When the city accomplishes a practice, Fuerst submits a report to GreenStep auditors, who assesses and validates the report. Cities are also given a 1-3 star rating on their implementation. Fuerst said one star indicates the city has achieved the bare minimum, while three stars is above and beyond the guidelines.
"It's pretty difficult to get more than one star," he said.
Of the 36 actions the city has taken to achieve best practices, 22 were ranked one star, nine were ranked two stars, and five achieved three star status.
In addition to Haas salt brine, Fuerst said one of the most successful city initiatives has been their promotion of local business. Throughout the week, city hall highlights a local businesses via social media. The green aspect of this work comes in when you consider the effect shopping local has on freight and local transportation.
Jordan also received high marks for sustainable practices in constructing the new Jordan Police Department headquarters, City Council Chambers, Community Education and Recreation Facility, Jordan Middle School and renovations to city hall.
"We've incorporated a lot of energy efficient lighting and appliances in those buildings," Fuerst said.
The city is also a part of a local solar energy cooperative agreement that supplies the city with 120 percent of their electricity needs. The city is in an agreement with the solar farm for 25 years, which Fuerst said will save the city about $3 million.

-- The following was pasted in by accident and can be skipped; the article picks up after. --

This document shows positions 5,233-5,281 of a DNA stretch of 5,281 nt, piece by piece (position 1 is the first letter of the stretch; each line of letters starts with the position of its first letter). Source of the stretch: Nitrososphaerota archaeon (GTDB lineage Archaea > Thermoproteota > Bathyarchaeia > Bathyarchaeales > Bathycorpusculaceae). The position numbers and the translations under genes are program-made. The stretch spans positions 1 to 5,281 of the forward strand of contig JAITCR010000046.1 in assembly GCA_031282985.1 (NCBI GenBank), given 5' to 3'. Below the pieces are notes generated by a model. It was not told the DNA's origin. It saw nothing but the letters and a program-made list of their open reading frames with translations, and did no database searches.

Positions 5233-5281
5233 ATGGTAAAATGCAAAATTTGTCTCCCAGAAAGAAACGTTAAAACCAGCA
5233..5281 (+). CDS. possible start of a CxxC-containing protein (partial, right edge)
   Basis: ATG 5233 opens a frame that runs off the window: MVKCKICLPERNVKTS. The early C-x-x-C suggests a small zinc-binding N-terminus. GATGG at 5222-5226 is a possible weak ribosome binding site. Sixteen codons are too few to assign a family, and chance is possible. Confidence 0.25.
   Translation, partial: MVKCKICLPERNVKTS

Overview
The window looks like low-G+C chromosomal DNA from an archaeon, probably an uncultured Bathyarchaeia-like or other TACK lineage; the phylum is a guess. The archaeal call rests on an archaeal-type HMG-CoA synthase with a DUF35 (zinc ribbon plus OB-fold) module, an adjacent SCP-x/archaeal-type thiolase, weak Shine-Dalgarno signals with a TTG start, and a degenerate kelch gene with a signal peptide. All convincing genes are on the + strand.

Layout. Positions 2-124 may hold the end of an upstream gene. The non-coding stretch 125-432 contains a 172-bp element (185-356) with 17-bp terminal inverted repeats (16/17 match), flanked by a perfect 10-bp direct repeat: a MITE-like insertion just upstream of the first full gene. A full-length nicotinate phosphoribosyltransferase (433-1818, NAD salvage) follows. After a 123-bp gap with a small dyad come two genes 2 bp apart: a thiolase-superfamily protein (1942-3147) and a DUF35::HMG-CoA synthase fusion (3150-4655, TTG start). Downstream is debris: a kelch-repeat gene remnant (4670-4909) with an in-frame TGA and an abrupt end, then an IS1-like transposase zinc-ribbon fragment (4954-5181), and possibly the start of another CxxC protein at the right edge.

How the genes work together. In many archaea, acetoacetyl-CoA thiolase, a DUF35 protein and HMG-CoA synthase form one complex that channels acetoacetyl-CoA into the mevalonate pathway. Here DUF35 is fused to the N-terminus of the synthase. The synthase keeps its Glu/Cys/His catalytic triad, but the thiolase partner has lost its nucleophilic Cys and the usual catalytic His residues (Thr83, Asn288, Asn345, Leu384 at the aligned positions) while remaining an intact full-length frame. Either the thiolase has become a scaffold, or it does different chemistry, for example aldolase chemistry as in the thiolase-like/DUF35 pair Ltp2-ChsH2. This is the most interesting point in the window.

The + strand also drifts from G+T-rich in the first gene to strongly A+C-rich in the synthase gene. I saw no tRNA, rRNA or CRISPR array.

"We have a set rate," he said. "We know what our energy is going to cost for the contract, so we're able to save a considerable amount of money by joining the agreement."
Despite the cost savings and sustainability benefits the city has reaped due to adopting GreenSteps practices, there are some GreenSteps critics who claim the initiative promotes increased zoning restrictions, constricting development, and raises cost of living.
If those critiques pan out in the future, Fuerst suggested it may be because GreenSteps has turned the city into a better place.
"I think a lot of the best practices for the GreenSteps initiative is to promote quality of life, which I think a lot of people applaud," he said. "Providing park space and green space for residents, trails to use and all that — those are all good things for the GreenSteps program, but they're also really positive quality of life goals the city has."
The next step for Jordan is to establish a baseline measurement and asses how the city is dealing is meeting sustainability goals. The fifth step is showing improvement on those key measurements.
Feudist said the city is in the process of completing assessments for Step 4.
"It takes a lot of work for us to measure what they want us to measure," he said. "For example, the gas mileage of a city fleet — we haven't really measured that before."
The annual reporting period for GreenSteps is in May, so city staffers are working to complete the assessments one the winter. GreenSteps advancements and awards are announced every June. A list of Jordan's GreenSteps accomplishments can be found at www.JordanMN.gov